Social Media Can Now Be Examined in Federal Security Clearances
The goal of our background investigations must be to find out if an individual is trustworthy. Back in the 1950s that meant talking to neighbors and family," said Rep. Mark Meadows at a hearing for the House subcommittee on government operations. "Today, with more than a billion individuals on Facebook, what a person says and does on social media can often give a better insight on who they really are," he said.
"Social media has become an integral — and very public — part of the fabric of most American's lives," Bill Evanina, director of ODNI's National Counterintelligence and Security Center, said in a statement. "We cannot afford to ignore this important open source in our effort to safeguard our secrets — and our nation's security."
The government will start reviewing social media posts as part of background checks for employees seeking security clearance.
Director of National Intelligence James Clapper signed off on the new policy on Thursday.
Investigators will be able to mine publicly available posts but cannot ask individuals to provide their private passwords.
"It may surprise many readers to know the government only now is codifying its approach to the virtual lives of the people it entrusts with real secrets," William Evanina, who leads the National Counterintelligence and Security Center said.
He said the policy is the result of a long process to take civil liberties and privacy rights into account.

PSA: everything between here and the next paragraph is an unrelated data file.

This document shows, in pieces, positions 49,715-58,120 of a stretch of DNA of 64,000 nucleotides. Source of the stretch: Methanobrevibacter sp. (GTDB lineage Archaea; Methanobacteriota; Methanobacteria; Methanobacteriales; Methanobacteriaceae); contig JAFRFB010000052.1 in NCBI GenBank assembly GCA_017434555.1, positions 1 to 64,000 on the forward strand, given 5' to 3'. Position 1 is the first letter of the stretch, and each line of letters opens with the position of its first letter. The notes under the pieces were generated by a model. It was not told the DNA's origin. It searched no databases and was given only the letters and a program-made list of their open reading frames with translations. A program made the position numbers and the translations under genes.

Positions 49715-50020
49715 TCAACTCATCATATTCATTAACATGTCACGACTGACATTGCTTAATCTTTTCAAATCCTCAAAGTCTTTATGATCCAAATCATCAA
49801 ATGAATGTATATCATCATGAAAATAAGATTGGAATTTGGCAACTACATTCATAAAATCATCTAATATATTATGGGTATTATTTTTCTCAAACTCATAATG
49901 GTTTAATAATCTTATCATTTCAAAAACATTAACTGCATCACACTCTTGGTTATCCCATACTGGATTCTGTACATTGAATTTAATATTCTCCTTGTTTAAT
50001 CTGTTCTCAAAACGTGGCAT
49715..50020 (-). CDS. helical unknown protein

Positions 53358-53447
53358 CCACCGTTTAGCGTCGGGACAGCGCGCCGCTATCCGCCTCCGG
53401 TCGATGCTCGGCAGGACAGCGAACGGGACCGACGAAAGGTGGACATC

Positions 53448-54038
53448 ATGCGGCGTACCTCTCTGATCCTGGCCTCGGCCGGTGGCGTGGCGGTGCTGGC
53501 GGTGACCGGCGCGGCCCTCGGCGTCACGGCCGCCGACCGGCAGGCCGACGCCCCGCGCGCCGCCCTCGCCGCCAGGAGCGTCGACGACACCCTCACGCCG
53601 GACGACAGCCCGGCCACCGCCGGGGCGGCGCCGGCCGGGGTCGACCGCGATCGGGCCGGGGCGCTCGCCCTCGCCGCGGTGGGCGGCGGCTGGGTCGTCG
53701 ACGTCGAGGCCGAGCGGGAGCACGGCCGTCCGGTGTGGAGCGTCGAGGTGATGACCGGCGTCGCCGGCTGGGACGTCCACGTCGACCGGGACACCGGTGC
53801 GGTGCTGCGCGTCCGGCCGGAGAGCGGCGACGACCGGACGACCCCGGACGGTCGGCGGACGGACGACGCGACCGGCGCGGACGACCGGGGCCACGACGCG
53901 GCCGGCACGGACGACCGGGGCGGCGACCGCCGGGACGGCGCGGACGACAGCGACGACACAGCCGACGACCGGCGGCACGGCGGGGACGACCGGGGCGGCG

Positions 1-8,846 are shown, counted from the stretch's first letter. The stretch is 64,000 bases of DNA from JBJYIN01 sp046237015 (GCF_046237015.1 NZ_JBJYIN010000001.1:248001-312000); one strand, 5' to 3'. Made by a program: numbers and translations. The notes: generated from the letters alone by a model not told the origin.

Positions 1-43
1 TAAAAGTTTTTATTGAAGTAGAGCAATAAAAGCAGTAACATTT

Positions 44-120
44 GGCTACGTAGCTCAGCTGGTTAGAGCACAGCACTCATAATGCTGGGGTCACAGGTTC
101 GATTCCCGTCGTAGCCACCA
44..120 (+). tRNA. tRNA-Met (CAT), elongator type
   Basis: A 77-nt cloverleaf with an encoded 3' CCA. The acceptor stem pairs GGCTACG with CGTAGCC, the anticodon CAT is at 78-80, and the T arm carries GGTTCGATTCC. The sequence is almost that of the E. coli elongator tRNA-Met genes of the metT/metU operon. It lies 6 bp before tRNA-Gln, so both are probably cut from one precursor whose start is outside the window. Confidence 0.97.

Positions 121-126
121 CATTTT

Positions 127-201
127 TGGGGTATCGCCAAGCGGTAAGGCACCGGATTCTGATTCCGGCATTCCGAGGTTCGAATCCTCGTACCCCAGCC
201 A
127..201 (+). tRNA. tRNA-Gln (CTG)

The policy says that investigators will only pursue social media information on people who are undergoing the clearance check. Social media information inadvertently collected about individuals won't be retained unless it is "relevant" to the security status of the individual undergoing the background check.
Congress has pushed federal agencies to start using social media reviews in background checks.
The budget deal passed in December 2015 required the director of national intelligence to have military agencies and the intelligence community bolster their security reviews for people with access to classified information. The provision specifically called for reviews of social media.
"It defied common sense for the government to overlook social media data available to anyone with an internet connection," Oversight Chairman Jason Chaffetz (R-Utah) said. "I am glad [the director of national intelligence] is taking a big step toward fixing such a glaring lapse in our security clearance process."
Lawmakers for the most part applauded the new policy. But a number of them questioned why the government would not ask individuals about their social media handles and usernames so they can be easier for the government to track down. Rep Mark Meadows (R-N.C.) said it could be helpful for people using dummy accounts to post online.
"I'm not going to give it in a public forum, but I have actually Twitter accounts that don't actually have my name associated with them, and yet I would tweet out things based on that," he said.
The policy was announced and handed to lawmakers at 11 p.m. Thursday night. It came only hours before lawmakers on the House Oversight Committee held a hearing with testimony from officials at the Office of the Director of National Intelligence and the Office of Personnel Management, which conducts many federal background checks.
OPM Acting Director Beth Cobert said her agency, which conducts about 95 percent of the government's background checks, "looks forward to implementing the policy."
The average price for the government to collect social media information on a single individual ranges between $100 and $500. Officials said they plan to run a number of pilot programs to see whether the information is actually useful and whether it could help cut down on costs in others areas. They will also be looking to drive that price down with automation.
"Some degree of automation is ultimately going to have to bring the cost down of that," said Tony Scott, U.S. chief information officer for the Office of Management and Budget.